Although this study cannot identify which is most important, there are several reasons why rates of prescribing are likely to have risen, including the greater availability of effective drugs, the promotion of consistent treatment of many chronic conditions by guidelines and other quality improvement interventions, and changes in patient expectations. Of particular note is that guidelines increasingly recommend multiple drug therapy to achieve tight intermediate outcomes such as blood pressure and glycaemic control. This highlights that polypharmacy is potentially problematic rather than always inappropriate, because potentially serious interactions do not always cause harm or may be a price worth paying for benefits. However, most evidence of effectiveness is from randomised trials which usually exclude older people and those with multimorbidity and polypharmacy [17]. Our understanding of the benefits of real-world complex treatment regimens is therefore limited, and our understanding of harms largely restricted to pairwise interactions rather than the often more complex reality.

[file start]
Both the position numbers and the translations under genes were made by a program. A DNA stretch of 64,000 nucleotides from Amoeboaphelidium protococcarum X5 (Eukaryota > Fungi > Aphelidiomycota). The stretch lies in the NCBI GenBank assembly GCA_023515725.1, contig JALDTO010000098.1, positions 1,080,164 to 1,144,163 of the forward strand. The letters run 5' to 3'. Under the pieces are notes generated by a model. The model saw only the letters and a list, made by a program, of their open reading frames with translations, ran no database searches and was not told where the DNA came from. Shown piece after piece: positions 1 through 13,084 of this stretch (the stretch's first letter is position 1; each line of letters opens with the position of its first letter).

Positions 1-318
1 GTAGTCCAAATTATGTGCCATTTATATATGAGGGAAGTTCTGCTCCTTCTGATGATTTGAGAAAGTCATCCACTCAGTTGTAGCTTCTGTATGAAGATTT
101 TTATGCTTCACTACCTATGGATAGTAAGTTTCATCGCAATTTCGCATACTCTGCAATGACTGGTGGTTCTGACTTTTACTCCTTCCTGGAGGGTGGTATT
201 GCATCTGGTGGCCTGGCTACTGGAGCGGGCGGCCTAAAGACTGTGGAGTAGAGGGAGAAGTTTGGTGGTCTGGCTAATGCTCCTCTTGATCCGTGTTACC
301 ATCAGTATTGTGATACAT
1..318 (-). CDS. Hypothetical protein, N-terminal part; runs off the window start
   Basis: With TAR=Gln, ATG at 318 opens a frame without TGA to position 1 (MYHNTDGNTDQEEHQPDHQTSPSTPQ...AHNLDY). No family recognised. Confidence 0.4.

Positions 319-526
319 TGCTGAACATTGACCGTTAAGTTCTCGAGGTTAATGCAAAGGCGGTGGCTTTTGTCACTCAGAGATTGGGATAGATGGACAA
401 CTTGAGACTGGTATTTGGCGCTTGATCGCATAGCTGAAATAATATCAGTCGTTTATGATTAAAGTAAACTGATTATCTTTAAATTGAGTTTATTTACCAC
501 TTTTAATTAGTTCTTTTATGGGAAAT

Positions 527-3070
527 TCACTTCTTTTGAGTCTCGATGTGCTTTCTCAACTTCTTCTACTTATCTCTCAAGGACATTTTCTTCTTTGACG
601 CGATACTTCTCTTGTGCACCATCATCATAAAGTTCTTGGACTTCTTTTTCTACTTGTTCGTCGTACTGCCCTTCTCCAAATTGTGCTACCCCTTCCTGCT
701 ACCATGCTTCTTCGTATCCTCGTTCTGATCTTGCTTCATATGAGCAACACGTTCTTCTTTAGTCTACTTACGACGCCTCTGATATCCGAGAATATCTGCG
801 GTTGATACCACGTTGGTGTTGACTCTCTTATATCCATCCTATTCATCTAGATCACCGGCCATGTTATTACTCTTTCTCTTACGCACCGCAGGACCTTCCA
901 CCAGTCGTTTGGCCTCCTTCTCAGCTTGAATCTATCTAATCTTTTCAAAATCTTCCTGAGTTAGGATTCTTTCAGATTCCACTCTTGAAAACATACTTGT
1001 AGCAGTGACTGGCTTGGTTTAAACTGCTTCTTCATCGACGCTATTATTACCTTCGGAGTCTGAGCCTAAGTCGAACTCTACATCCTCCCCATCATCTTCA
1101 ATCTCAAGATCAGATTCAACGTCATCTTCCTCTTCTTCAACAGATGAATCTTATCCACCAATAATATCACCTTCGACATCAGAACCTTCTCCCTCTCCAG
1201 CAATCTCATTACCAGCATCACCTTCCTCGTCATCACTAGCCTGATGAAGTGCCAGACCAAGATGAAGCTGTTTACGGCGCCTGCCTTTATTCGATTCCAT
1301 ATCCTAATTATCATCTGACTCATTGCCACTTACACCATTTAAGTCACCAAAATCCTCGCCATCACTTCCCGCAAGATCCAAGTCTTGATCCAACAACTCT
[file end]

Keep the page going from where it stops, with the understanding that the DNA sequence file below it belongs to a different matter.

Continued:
The key clinical implication is that clinicians need to regularly review and optimise chronic medication, particularly in people with polypharmacy or whose life expectancy is limited to a few years in whom drugs for prevention are less likely to be beneficial. Since polypharmacy almost inevitably involves drugs for multiple conditions, medication reviews will typically have to be the responsibility of generalist physicians or pharmacists, who require appropriate training in how to personalise treatment in people with multimorbidity or frailty in order to minimise harm while retaining drugs with large benefit [5]. Clinical guidelines also need to consider making recommendations on when drugs should be stopped, although the lack of discussion in guidelines about treatment cessation at least partly reflects the lack of evidence in this area [16-18]. There is therefore a need for research to evaluate the impact of treatment cessation in frailer people with shorter life expectancy, focusing on drugs with small prognostic benefits that accrue over long periods of time. Further research is needed to improve our understanding of the risks and benefits of the complex combinations of potentially interacting drugs that happen in the real world, and for trials of interventions to optimise treatment of people with polypharmacy, which evaluate the impact on mortality and quality of life as well as prescribing outcomes [28].